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Are you practicing proper cyber hygiene?

Protecting our information security is also a patient safety issue. Here’s your checklist.


We all know that personal hygiene and preventive health measures such as clean hands and regular vaccinations promote strength and wellbeing for ourselves and others. We also know that ignoring such practices puts our patients at risk.

And so it is with cybersecurity hygiene. An employee’s daily attention to secure computer use fortifies Asante’s critical IT systems from cybercriminals who have demonstrated their ability to compromise and “crash” critical hospital computer systems — which also puts our patients at risk.

Each time you fail to log off of Epic, use a weak password, plug a personal USB device into an Asante computer or just forget to vet an email properly you are exhibiting poor cyber hygiene.

Such practices have caused patient-critical systems to crash or be usurped by criminals. When system data are stolen for sale or espionage, it results in patient privacy or financial loss. Ultimately, the consequences of a cybersecurity neglect and breach may include government fines, legal liability, reparation costs and damage to Asante’s reputation.

All Asante employees and medical staff are responsible for practicing good cyber hygiene as a routine part of patient care. To make this simple, ITS Security has developed an “Cyber Hygiene Employee Checklist.” It helps everyone stay clean of cyber security events and the damage they cause.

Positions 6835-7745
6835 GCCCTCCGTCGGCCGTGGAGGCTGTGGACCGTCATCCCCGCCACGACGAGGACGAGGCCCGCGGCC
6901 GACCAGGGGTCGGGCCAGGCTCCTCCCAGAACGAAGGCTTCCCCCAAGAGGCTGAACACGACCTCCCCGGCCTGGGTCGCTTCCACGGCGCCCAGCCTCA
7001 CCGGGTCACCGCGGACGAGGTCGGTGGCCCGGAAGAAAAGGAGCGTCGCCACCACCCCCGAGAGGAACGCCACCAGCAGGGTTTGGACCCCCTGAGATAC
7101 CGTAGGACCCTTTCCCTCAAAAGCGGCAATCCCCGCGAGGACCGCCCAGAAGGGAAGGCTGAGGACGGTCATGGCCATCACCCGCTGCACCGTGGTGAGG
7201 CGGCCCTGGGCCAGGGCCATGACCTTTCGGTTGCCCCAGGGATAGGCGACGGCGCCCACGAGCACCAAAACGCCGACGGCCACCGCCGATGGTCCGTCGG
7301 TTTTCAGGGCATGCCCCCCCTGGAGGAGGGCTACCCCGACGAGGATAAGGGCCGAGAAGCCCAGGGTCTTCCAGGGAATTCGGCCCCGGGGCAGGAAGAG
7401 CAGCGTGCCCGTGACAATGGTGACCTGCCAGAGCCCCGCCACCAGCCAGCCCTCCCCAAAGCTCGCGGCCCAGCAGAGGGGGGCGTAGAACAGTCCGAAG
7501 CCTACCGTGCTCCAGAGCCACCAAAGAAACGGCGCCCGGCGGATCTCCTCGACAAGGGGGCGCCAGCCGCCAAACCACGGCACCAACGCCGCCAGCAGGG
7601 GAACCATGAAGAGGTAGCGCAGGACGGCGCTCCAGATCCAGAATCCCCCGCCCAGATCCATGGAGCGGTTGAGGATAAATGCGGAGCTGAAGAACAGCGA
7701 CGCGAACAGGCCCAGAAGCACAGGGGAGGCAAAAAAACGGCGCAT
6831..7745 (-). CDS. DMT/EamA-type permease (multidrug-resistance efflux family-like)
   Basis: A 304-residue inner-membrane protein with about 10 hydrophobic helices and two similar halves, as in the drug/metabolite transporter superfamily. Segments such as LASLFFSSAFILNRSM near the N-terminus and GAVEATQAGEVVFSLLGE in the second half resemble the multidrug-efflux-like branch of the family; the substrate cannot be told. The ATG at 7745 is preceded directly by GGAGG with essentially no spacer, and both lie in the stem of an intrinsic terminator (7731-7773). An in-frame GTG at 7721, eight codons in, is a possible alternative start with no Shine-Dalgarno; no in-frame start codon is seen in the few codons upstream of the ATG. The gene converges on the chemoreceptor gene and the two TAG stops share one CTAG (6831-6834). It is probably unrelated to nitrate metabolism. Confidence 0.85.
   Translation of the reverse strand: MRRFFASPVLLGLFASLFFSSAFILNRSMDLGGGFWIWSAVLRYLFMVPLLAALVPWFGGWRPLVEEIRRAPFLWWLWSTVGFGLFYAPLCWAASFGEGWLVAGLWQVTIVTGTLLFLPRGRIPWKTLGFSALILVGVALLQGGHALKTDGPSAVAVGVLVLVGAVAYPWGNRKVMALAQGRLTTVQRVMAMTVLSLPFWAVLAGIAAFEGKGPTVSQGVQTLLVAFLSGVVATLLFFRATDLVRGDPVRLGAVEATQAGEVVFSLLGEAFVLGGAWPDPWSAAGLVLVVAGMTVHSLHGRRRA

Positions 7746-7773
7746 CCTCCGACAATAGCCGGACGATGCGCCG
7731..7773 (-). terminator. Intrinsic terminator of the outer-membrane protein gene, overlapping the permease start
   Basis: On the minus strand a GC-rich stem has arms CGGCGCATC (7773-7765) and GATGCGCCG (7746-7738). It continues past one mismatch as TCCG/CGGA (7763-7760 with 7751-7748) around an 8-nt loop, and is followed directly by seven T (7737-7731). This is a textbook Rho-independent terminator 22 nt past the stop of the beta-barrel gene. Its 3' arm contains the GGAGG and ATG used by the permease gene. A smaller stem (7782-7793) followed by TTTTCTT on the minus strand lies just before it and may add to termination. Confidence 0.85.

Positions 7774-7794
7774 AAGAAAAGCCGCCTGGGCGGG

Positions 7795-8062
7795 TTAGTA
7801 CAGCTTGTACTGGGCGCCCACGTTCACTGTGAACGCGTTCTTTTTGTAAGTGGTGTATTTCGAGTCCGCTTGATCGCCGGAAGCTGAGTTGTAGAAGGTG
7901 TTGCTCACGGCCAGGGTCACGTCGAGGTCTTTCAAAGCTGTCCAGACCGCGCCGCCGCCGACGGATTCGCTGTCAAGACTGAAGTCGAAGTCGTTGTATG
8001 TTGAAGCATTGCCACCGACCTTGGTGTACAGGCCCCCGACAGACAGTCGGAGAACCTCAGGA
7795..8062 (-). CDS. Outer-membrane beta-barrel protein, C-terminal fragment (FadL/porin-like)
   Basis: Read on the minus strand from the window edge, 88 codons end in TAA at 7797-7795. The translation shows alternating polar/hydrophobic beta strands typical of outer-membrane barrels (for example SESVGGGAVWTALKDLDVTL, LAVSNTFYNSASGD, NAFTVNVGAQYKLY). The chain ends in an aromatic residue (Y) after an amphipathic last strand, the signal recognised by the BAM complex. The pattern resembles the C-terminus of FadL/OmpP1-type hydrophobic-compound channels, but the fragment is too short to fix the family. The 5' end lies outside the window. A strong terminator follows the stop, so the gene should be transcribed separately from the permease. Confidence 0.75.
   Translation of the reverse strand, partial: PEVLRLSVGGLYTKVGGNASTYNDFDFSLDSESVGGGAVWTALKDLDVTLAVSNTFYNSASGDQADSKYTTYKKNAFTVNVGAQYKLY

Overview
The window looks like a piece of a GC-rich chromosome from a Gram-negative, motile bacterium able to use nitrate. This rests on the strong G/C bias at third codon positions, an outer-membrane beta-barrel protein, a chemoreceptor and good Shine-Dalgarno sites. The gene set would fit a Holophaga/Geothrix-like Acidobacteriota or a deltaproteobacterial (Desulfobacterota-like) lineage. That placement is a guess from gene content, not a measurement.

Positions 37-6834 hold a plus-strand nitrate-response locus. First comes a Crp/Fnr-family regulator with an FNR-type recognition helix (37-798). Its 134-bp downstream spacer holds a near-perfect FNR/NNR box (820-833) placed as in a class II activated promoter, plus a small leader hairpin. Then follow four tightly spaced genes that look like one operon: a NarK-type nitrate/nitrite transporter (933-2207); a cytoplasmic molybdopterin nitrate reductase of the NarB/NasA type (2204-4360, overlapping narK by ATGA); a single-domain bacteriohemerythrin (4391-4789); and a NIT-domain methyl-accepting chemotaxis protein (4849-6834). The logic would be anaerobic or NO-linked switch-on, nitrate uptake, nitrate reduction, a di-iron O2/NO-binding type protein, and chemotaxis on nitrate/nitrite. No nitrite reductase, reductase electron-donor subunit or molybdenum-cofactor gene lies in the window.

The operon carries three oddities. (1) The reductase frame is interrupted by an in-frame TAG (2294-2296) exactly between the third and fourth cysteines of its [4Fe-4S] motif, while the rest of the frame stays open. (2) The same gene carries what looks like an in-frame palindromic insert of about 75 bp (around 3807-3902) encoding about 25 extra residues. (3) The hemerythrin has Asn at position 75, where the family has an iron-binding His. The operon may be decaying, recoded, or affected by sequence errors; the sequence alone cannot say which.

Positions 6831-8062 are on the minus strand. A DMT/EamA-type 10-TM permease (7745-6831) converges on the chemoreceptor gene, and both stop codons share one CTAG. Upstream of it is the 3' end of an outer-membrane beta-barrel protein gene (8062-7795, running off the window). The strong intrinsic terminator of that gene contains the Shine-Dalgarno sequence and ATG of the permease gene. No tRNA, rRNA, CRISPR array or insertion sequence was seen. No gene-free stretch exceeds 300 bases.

• If it is electronic and used for Asante business and unprotected, don’t wait for someone else to secure it.
  • Need some guidance? Refer to the Asante Security Policy or call the ITS Service Desk.
  • Don’t print sensitive data and leave it all alone.
  • Retain, archive, delete or dispose of Asante systems and data according to Asante policy.

  • Only login to an Asante system as yourself, not with a “shared” ID.
  • Notify ITS if you are aware of systems which can be accessed via a shared ID, so that a more secure login method may be implemented if possible. Shared IDs are not compliant with HIPAA security practices since individual accountability cannot be traced to the shared login.

  • Cybercriminals can crack simple passwords in seconds or minutes.
  • Using strong passwords with or without Duo is an absolute requirement for employees. Duo multifactor authentication is the most secure system access method.
  • Avoid using the same password for different systems or accounts.
  • Make your passwords at least 12 characters long (and ideally longer).
  • Use a mix of upper- and lowercase letters plus symbols and numbers.
  • Use a passphrase instead! For example, B0z0 tamed 3 cats! / Be @ the Bar at 5.
  • Avoid the obvious, such as using sequential numbers (“1234”) or guessable personal information such as family member’s date of birth or a pet’s name.
  • Change default passwords on vendor-provided devices.
  • Never write passwords down or share them with others; instead use a password manager to help generate, store and manage passwords in one secure online account.

  • Leave a blank or locked screen behind you when you get up.
  • Gently remind busy coworkers to do the same.
  • Stick a Post-it reminder to the screen if you need to.

  • Assume all email is evil. Vet email before clicking on any links or opening any attachment. Refer to Asante phishing training in ALEC/HealthStream.
  • An email that triggers fear, anxiety, greed or excessive curiosity is probably a phish.
  • Help Asante by clicking the “Suspicious Email” or “Report a Phish” button visible on the email or Outlook controls ribbon whenever you think you may have a phish email.
  • Expect — and don’t fall for — text message phish fraud, known as smishing (from term SMS, a form of texting), which include clickable links and attachments.